Another reason not to like Facebook Likes

From The Register:

Organisations that deploy Facebook’s ubiquitous “Like” button on their websites risk falling foul of the General Data Protection Regulation following a landmark ruling by the European Court of Justice.

The EU’s highest court has decided that website owners can be held liable for data collection when using the so-called “social sharing” widgets.

The ruling (PDF) states that employing such widgets would make the organisation a joint data controller, along with Facebook – and judging by its recent record, you don’t want to be anywhere near Zuckerberg’s antisocial network when privacy regulators come a-calling.

Well, well.

Facebook thinks it’s a state. US Congress disagrees

This morning’s Observer column:

Now that Wimbledon is over, if you’re looking for something interesting to watch, can I suggest heading over to the video of last week’s interrogation by the US Senate committee on banking, housing and urban affairs of Facebook’s David Marcus? Given the astonishing incompetence of the Senate’s inquisition of Marcus’s boss, Mark Zuckerberg, some time ago, my hopes for last week’s hearing were not high. How wrong can you be?

But first a bit of background might be helpful. Facebook, currently the tech world’s most toxic company, has decided to get into the currency business. It proposes to launch a new global cryptocurrency called Libra. Marcus is the guy leading this project. He formerly worked at PayPal and then moved to Facebook, where he ran the company’s Messenger service.

At first sight, Marcus appears to be a Smooth Man from central casting. At second sight, he evokes the “uncanny valley”, defined by Wikipedia as “a hypothesised relationship between the degree of an object’s resemblance to a human being and the emotional response to such an object”. In that respect, he is not unlike his boss…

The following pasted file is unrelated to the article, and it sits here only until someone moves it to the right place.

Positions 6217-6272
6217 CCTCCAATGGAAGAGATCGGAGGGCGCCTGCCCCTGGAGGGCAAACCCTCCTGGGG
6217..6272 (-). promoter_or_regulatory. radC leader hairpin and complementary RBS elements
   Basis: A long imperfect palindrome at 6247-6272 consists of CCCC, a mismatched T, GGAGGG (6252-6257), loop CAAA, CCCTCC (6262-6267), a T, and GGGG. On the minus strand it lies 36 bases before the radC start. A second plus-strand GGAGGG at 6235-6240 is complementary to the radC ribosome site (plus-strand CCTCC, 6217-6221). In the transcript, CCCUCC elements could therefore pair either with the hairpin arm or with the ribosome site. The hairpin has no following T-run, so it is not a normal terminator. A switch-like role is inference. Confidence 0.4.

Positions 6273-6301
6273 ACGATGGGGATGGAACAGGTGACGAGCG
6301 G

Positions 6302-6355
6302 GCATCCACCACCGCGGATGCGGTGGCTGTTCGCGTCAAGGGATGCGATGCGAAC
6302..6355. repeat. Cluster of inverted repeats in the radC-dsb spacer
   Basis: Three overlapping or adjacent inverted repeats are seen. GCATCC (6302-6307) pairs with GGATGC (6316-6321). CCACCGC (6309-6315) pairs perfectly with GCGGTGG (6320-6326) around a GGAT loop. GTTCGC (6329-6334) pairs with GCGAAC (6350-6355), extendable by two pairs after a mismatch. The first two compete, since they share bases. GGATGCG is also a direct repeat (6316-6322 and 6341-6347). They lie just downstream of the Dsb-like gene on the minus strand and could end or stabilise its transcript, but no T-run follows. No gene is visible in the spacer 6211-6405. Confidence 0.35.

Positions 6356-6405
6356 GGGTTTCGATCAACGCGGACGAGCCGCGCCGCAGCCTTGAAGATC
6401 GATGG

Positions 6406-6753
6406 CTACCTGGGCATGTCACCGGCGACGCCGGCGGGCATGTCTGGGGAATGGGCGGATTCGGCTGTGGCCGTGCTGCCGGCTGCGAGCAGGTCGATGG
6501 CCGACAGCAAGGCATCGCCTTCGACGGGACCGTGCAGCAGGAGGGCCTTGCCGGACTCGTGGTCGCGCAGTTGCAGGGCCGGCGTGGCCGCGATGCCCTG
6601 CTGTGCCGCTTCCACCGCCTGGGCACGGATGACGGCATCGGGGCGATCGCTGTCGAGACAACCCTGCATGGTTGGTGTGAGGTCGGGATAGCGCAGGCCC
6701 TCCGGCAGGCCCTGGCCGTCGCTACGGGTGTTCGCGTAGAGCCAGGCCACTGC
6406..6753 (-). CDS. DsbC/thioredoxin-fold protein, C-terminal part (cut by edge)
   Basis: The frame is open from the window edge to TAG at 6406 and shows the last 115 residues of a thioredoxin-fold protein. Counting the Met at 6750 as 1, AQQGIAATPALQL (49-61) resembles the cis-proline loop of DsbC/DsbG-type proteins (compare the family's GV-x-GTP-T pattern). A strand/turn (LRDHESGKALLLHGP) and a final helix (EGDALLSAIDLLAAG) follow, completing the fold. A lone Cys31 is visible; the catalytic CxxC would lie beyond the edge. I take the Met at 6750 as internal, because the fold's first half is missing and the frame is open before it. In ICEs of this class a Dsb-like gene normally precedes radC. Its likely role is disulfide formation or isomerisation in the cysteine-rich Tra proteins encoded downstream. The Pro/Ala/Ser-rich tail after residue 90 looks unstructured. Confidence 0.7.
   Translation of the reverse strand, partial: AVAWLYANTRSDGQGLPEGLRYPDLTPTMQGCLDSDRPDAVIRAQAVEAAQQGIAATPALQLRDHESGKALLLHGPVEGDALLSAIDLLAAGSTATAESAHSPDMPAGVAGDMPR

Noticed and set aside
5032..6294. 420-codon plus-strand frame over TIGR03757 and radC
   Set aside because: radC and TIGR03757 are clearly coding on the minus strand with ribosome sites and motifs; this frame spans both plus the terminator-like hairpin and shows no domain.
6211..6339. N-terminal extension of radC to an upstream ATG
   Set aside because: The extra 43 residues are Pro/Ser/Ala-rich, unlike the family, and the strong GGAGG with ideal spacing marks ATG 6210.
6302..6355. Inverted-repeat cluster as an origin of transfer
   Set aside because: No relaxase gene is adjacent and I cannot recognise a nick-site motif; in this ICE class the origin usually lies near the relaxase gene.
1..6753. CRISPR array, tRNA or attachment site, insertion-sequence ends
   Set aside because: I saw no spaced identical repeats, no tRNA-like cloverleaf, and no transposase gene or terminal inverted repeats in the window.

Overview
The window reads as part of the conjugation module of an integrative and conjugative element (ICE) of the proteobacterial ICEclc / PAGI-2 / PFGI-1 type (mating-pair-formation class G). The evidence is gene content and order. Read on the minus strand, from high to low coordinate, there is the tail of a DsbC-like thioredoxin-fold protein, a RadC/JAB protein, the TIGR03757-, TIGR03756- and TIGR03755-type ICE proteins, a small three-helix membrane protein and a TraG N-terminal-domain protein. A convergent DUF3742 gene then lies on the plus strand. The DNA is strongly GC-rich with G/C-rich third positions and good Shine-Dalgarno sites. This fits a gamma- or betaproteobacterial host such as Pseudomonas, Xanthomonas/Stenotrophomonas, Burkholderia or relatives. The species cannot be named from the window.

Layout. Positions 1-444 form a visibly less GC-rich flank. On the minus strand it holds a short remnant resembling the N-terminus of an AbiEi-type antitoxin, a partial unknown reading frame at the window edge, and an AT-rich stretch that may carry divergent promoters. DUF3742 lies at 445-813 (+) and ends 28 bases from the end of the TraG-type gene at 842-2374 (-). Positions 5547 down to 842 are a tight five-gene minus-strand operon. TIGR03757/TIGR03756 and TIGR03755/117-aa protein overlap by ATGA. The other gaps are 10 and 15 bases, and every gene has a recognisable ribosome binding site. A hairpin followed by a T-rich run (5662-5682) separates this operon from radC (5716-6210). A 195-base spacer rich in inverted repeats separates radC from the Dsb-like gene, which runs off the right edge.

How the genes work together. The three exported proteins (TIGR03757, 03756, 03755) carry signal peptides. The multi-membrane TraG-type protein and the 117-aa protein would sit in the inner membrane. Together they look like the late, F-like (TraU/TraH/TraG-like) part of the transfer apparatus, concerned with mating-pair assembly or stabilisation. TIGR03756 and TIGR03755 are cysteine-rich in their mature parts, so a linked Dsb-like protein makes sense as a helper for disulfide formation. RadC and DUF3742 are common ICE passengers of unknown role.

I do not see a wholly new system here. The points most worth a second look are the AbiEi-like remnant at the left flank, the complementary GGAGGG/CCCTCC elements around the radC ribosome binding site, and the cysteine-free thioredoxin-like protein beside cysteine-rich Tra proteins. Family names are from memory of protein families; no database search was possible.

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Fines don’t work. To control tech companies we have to hit them where it really hurts

Today’s Observer comment piece

If you want a measure of the problem society will have in controlling the tech giants, then ponder this: as it has become clear that the US Federal Trade Commission is about to impose a fine of $5bn (£4bn) on Facebook for violating a decree governing privacy breaches, the company’s share price went up!

This is a landmark moment. It’s the biggest ever fine imposed by the FTC, the body set up to police American capitalism. And $5bn is a lot of money in anybody’s language. Anybody’s but Facebook’s. It represents just a month of revenues and the stock market knew it. Facebook’s capitalisation went up $6bn with the news. This was a fine that actually increased Mark Zuckerberg’s personal wealth…

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Facebook’s data-powered navel-gazing

From Recode…

Facebook built internal tools to manage its damaged reputation when it should’ve been managing bigger issues. A Bloomberg report found that starting in 2016, Facebook developed and deployed two internal tools, dubbed Stormchaser and Night’s Watch, to track and combat misinformation about the company and its CEO Mark Zuckerberg. The tools also measured shifting public sentiment towards Facebook and its leaders.

Why it’s a big deal: Facebook was devoting its resources to managing its own reputation at a time when fake news and political manipulation were propagating on its platform.

What happens now: Facebook told Bloomberg it’s stopped using its Stormchaser tool, but the technology still exists. [Mark Bergen and Kurt Wagner / Bloomberg]

Chinese cheques

From Technology Review:

The People’s Bank of China is paying close attention to Libra, the digital currency Facebook has created. And it may inspire the bank to accelerate its plans to speed up its own project to develop a digital currency.

The news: The PBOC is paying “high attention” to Libra, according to Wang Xin, director of the bank’s research bureau. Speaking at an academic conference at the University of Peking, Wang expressed concern over how Libra might affect the world’s financial system if it takes off, according to the South China Morning Post: “Would it be able to function like money, and accordingly, have a large influence on monetary policy, financial stability, and the international monetary system?”

One thing China wants to know is what role the US dollar will play in the basket of fiat currencies that will supposedly back Libra coins. If it is most closely associated with the dollar, Wang said, “there would be in essence one boss, that is the US dollar and the United States. If so, it would bring a series of economic, financial, and even international political consequences.”